Navtej Kohli throws some light at the viability issues of much hyped solar energy. As the world is looking at alternative sources of energy, solar power is looked upon as the most viable source.
At present solar energy is perhaps the vastly dominant source of energy we use. It just comes in a form we don’t really contemplate, which is oil. The first step of oil formation is the photosynthesis of sunlight by extremely small plankton like plants millions of years ago.
These days, we need a quicker way to convert sunlight into energy. There is more than enough energy in a day’s worth of sunlight to meet our energy needs for a year. The question is how to harness it in an efficient and cost effective manner. Currently, we are failing when it comes to both elements, but are making progress.
The solar panel has always been the prime component of the solar industry, but it has one major flaw. It is incredibly inefficient. It traditionally converts 6 to 10 percent of the energy hitting it in sunrays into usable energy. Recent trends have pushed this into the mid teens. The really exciting news is new technology could push this number into the 40 to 60 percent conversion rates. If this occurs, the viability of solar becomes much greater because a smaller amount of panel is needed to produce vastly more energy.
Another area where solar is making jumps is in new products. The solar panel has its limits, but few every thought beyond it. Now various companies are. The advent of solar dots is exciting a lot of people. Solar dots work by converting the energy in sunlight at a molecular level.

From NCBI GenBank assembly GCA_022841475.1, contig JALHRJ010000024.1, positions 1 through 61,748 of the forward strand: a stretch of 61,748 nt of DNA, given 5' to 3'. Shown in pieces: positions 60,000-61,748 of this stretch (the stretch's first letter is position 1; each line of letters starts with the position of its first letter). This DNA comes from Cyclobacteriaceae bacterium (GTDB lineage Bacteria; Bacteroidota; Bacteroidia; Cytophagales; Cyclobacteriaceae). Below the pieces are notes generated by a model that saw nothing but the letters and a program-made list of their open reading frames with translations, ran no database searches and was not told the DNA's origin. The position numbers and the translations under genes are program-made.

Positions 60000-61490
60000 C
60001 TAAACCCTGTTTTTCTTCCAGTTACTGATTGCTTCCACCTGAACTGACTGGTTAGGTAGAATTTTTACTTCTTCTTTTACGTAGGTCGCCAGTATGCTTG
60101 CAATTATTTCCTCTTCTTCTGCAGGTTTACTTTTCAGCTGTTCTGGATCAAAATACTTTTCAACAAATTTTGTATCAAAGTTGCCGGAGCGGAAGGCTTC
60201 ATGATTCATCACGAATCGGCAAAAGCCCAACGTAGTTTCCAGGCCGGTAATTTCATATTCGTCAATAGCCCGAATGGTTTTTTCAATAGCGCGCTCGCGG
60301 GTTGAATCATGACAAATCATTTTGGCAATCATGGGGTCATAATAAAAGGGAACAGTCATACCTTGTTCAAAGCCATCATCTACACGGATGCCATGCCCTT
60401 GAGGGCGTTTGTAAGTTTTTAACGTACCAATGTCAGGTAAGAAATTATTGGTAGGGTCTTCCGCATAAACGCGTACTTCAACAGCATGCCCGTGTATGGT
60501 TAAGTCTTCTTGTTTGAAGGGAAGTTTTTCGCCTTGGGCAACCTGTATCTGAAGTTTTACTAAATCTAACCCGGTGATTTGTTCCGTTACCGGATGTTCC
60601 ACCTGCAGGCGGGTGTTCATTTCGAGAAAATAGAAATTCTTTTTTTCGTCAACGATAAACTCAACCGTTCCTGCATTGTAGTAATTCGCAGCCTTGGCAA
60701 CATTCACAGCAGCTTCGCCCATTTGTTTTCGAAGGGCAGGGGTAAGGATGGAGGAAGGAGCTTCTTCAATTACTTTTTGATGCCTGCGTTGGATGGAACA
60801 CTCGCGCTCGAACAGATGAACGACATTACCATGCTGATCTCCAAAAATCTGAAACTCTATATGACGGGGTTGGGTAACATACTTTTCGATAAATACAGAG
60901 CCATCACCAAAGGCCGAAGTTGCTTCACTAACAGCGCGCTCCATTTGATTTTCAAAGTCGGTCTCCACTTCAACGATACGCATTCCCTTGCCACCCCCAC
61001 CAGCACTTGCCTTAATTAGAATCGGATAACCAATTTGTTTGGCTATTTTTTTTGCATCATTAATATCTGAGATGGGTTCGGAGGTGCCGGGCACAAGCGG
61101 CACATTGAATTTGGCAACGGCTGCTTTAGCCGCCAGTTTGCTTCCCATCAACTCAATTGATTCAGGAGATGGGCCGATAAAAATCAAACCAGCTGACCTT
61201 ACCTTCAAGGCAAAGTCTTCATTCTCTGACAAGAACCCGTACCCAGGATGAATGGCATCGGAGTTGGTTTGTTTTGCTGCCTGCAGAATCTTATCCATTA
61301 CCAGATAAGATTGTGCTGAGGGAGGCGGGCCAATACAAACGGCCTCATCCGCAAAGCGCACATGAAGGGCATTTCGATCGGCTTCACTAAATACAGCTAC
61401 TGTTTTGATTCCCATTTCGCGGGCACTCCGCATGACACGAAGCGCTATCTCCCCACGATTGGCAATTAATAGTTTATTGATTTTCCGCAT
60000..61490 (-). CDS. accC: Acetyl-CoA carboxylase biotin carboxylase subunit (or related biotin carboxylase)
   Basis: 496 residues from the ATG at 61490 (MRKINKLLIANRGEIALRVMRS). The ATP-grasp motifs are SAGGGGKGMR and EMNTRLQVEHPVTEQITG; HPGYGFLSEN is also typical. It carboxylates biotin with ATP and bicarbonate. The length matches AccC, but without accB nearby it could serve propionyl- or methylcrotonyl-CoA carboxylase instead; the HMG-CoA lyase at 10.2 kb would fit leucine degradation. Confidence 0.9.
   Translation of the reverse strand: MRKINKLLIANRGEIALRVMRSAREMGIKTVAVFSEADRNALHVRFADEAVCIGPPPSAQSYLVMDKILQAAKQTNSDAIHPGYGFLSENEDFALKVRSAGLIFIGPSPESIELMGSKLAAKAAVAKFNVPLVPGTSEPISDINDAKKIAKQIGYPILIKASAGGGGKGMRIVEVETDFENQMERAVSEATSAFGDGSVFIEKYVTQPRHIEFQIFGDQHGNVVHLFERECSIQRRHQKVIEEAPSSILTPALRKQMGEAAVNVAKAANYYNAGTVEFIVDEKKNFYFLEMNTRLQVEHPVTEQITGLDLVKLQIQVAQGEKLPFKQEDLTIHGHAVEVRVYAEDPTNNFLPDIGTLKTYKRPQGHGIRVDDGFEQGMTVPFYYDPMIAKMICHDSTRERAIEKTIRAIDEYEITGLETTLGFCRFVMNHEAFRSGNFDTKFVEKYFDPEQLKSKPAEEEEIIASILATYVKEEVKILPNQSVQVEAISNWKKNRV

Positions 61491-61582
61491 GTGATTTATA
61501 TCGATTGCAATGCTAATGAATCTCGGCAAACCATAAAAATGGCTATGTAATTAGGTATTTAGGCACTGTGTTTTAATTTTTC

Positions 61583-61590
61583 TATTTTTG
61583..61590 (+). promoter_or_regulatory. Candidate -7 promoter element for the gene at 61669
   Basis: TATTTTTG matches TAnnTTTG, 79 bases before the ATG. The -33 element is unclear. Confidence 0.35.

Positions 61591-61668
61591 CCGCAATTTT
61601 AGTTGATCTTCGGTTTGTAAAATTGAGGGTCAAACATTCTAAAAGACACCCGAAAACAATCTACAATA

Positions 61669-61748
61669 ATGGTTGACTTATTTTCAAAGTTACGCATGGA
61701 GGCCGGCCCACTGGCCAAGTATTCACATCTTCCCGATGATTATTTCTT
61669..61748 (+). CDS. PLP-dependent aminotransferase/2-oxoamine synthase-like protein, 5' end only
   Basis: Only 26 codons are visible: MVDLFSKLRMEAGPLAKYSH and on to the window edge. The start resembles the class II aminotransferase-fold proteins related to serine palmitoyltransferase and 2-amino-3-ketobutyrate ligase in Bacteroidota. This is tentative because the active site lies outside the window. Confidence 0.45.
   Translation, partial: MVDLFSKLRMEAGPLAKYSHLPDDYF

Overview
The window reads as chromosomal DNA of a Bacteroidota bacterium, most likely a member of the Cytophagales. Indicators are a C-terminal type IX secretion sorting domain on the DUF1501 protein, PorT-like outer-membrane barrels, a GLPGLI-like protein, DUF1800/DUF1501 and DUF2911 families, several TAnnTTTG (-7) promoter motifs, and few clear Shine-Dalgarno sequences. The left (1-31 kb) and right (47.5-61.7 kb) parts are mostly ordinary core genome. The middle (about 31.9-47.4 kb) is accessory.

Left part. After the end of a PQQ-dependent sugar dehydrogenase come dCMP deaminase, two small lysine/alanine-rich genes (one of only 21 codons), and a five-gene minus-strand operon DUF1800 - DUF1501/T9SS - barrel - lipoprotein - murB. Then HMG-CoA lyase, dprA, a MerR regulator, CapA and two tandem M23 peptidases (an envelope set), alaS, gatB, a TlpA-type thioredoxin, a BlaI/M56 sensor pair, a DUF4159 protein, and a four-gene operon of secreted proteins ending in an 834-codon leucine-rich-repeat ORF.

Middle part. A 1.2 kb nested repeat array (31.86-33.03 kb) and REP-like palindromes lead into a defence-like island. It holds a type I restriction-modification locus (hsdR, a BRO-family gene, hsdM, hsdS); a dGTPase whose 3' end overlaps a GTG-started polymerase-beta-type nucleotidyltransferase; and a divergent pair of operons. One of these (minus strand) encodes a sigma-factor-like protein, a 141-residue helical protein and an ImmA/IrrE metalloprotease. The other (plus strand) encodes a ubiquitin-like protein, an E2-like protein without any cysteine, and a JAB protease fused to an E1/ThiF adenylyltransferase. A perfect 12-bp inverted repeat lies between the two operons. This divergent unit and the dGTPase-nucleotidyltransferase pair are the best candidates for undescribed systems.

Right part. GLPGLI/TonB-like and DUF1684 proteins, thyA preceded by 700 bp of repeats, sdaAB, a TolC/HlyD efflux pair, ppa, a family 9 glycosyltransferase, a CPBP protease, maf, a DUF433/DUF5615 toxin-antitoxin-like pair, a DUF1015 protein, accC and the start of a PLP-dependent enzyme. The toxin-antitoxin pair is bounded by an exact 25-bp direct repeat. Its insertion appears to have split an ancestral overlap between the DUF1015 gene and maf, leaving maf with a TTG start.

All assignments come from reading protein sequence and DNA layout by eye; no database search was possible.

The dots are actually quantum nano dots. Yes, nano. They work by forming a crystalline structure of certain materials. When sunlight hits them, they release multiple electrons. These electrons, of course, form an electrical current that can be harnessed for use. Since the dots are on such a small scale, they could literally be imbedded in just about any structure exposed to the sun.
Solar dots are expected to be cheap and easy to make. The big, bulky solar panels will most likely become a thing of the past. With a high rate of efficiency and low cost, they will truly make solar power a viable energy platform for our needs.
So, when can we expect to see these dots on the market? It is unclear. No commercially viable product has been put together yet as there are hurdles to jump. The hurdles include how to capture the currents being created and how to deal with reliability and such. While the future is certainly bright, pun intended, it will probably be a few years yet before we all become very fond of solar energy.